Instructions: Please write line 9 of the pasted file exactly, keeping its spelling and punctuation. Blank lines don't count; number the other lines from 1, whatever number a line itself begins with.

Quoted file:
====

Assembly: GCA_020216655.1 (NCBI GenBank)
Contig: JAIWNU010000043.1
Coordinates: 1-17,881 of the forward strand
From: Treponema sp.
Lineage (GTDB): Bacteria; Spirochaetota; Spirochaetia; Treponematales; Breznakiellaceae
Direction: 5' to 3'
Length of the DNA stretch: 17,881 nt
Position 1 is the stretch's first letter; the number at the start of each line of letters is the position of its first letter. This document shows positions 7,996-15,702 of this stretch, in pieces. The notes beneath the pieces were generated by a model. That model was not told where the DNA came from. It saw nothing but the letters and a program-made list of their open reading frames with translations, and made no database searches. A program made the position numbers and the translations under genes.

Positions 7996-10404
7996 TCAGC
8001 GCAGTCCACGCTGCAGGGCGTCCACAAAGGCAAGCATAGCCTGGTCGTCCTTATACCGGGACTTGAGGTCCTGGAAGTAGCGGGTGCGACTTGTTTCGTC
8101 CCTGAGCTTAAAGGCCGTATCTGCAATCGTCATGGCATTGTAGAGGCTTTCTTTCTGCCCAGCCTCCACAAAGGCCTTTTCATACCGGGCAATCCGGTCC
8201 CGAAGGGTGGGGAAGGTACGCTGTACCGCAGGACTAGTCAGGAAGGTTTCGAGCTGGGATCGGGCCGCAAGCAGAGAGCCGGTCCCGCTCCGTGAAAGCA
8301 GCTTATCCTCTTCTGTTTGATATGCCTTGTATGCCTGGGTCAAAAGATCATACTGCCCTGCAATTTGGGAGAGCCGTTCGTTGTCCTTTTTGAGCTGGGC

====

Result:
Positions 7996-10404